The struggle over the subordination of the elements of production, thus, did not end with the original (or primitive) development of capitalist relations of production. Reproduction of those new relations was not secure until the development of the specifically capitalist mode of production that ensures reproduction of the premises of the system. ‘As soon as capitalist production stands on its own feet,’ Marx noted, ‘it not only maintains this separation [between workers and the means of production] but reproduces it on a constantly extending scale.’ Until capital developed upon its own foundations, however, differing relations and differing logics existed simultaneously.

So, what happens when differing relations coexist? Rather than peaceful coexistence, there is contested reproduction—with each system attempting to expand at the expense of the other. Considering the Soviet Union in the 1920s, Preobrazhensky argued that the state economy was in ‘an uninterrupted economic war with the tendencies of capitalist development, with the tendencies of capitalist restoration.’ This, he proposed, was a ‘struggle between two mutually hostile systems,’ a war between two regulating principles—one, the result of the spontaneous effects of commodity—capitalist relations (‘the law of value’); and the other, based upon the conscious decisions of the regulatory organs of the state (which he called ‘the law of primitive socialist accumulation’). And, Preobrazhensky argued that each of these regulating principles was ‘fighting for the type of regulation which is organically characteristic of the particular system of production-relations, taken in its pure form.’ However, the result of their interaction was that the Soviet economy was regulated by neither in its pure form. There was not a simple combination or addition of the productive relations and their associated regulating principles; rather, they interpenetrated—coexisting, limiting and (significantly) deforming each other.

Preobrazhensky’s insight, in short, was that in the process of becoming of a new system, two systems and two logics do not simply exist side-by-side. They interact. They interpenetrate. And, they deform each other. Rather than the combination permitting the best of both worlds, the effect can be the worst of the two worlds. Precisely because there is contested reproduction between differing sets of productive relations, the interaction of the systems can generate crises, inefficiencies and irrationality that wouldn’t be found in either system in its purity. Accordingly, as is well known, Preobrazhensky argued that rather than search for balance between the two, it was essential that what he called primitive socialist accumulation subordinate and replace the law of value.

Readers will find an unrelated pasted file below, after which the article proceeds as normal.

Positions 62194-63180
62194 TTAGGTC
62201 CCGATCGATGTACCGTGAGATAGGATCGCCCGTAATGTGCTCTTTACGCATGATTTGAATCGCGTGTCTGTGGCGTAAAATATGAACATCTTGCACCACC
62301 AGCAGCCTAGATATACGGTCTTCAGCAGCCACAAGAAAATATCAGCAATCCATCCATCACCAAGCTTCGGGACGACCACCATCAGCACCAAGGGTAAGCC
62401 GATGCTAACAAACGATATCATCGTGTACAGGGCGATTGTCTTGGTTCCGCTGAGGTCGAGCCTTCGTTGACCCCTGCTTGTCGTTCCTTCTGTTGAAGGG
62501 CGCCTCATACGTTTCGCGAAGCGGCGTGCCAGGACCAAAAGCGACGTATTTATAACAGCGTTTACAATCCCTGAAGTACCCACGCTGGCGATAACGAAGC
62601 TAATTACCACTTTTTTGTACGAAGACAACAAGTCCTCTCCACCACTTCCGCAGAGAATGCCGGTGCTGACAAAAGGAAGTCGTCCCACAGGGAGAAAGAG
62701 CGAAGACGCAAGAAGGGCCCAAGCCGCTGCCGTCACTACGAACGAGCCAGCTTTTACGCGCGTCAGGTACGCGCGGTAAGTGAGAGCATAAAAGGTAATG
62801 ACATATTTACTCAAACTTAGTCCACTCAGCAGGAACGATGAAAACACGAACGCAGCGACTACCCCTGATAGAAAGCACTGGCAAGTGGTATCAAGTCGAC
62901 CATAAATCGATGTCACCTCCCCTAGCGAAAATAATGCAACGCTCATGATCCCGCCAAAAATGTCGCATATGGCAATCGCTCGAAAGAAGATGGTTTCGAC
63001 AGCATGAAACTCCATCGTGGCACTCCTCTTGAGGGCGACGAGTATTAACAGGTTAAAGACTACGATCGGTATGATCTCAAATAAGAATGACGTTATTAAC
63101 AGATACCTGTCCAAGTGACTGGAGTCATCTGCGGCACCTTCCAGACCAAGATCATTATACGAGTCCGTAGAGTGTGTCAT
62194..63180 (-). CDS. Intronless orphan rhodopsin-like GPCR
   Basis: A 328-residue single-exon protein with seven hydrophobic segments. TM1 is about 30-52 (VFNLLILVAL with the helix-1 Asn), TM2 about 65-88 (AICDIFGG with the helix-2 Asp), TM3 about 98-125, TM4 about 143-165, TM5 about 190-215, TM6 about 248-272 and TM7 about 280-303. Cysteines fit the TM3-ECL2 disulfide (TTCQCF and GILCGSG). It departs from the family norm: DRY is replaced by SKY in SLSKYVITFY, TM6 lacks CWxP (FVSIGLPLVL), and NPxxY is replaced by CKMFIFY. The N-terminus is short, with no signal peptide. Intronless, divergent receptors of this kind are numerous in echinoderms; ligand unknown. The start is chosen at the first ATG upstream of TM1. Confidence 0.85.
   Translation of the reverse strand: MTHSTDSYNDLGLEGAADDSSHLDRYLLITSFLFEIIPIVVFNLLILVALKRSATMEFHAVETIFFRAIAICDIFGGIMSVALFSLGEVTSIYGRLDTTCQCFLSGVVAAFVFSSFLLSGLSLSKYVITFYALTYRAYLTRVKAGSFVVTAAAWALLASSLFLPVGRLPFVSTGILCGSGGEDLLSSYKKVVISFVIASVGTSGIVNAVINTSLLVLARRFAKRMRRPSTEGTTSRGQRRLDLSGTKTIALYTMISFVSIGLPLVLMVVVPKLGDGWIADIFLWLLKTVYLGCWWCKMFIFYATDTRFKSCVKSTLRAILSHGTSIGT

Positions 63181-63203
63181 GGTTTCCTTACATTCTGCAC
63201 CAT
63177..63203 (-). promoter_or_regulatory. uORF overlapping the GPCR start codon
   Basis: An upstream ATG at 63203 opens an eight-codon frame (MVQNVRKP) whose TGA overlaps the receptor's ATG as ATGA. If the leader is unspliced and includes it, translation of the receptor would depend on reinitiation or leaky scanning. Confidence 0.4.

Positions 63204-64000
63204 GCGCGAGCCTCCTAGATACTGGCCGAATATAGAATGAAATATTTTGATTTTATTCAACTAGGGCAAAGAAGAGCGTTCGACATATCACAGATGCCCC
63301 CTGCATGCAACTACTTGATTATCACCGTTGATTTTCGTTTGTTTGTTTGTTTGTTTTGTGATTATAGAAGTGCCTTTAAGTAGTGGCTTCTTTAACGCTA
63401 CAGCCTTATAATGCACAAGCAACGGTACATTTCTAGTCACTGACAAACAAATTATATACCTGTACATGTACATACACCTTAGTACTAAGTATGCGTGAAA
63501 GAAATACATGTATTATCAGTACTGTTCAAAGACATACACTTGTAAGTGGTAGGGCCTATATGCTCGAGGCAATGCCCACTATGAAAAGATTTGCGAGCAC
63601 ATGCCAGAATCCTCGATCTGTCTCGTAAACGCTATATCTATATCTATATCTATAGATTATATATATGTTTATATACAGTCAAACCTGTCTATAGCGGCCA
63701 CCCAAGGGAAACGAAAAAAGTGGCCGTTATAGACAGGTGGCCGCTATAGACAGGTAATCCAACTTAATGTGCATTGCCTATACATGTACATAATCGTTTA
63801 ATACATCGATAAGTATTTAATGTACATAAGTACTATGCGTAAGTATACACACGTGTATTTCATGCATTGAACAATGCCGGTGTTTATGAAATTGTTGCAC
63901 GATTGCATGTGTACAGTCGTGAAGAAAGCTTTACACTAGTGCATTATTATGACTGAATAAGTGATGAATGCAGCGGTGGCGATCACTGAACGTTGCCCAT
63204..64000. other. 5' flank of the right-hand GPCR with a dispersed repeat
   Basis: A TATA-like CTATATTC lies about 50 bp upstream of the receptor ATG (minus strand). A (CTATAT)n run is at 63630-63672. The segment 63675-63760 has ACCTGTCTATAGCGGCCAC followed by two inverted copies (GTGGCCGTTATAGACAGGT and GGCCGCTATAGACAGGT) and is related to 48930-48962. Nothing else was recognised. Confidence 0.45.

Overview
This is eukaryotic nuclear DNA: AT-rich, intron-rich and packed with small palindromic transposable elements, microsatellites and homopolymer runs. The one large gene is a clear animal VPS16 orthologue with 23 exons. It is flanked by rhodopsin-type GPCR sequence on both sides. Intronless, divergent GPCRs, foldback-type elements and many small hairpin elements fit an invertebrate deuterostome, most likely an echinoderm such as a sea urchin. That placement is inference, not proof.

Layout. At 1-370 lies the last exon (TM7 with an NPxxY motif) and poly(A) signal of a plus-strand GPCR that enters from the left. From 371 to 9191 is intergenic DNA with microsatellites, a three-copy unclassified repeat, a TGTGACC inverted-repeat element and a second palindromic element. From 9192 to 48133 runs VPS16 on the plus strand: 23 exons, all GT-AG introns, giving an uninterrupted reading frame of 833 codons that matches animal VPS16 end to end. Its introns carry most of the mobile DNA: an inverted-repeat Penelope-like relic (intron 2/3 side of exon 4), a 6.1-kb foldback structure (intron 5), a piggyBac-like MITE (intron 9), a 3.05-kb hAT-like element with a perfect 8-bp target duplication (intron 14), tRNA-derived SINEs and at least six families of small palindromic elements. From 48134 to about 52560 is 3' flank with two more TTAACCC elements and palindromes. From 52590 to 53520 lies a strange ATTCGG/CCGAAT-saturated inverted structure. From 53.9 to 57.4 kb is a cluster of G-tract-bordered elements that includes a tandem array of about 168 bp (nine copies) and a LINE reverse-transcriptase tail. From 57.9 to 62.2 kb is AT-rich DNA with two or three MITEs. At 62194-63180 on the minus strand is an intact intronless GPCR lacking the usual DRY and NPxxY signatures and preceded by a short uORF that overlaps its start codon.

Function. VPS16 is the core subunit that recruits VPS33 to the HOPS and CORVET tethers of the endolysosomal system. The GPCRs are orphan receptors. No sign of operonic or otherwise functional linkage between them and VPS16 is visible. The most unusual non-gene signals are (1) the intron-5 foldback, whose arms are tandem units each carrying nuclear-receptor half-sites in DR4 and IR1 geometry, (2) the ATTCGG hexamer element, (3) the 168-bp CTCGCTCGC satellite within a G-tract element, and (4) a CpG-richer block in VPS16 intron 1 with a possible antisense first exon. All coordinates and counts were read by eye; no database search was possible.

But consider capitalism in its process of becoming. How, in the absence of the specifically capitalist mode of production, were capitalist relations of production reproduced? After all, the interaction between what Marx had called ‘two diametrically opposed economic systems’ was definitely producing problems that would not occur outside that combination. This was exactly what was occurring when the labour-intensive accumulation of capital produced a tendency for the non-reproduction of wage-labour as the result of rising wages. Marx was quite clear on what capital’s answer was—i.e., how capital ensured the reproduction of capitalist relations of production under these conditions. He detailed the measures undertaken with the emergence of capitalism—‘the bloody discipline,’ the ‘police methods,’ ‘the state compulsion to confine the struggle between capital and labour within limits convenient for capital.’ In direct contrast to the conditions for the reproduction of capitalist relations once the specifically capitalist mode of production has been developed, he argued that ‘the rising bourgeoisie needs the power of the state, and uses it to “regulate” wages.’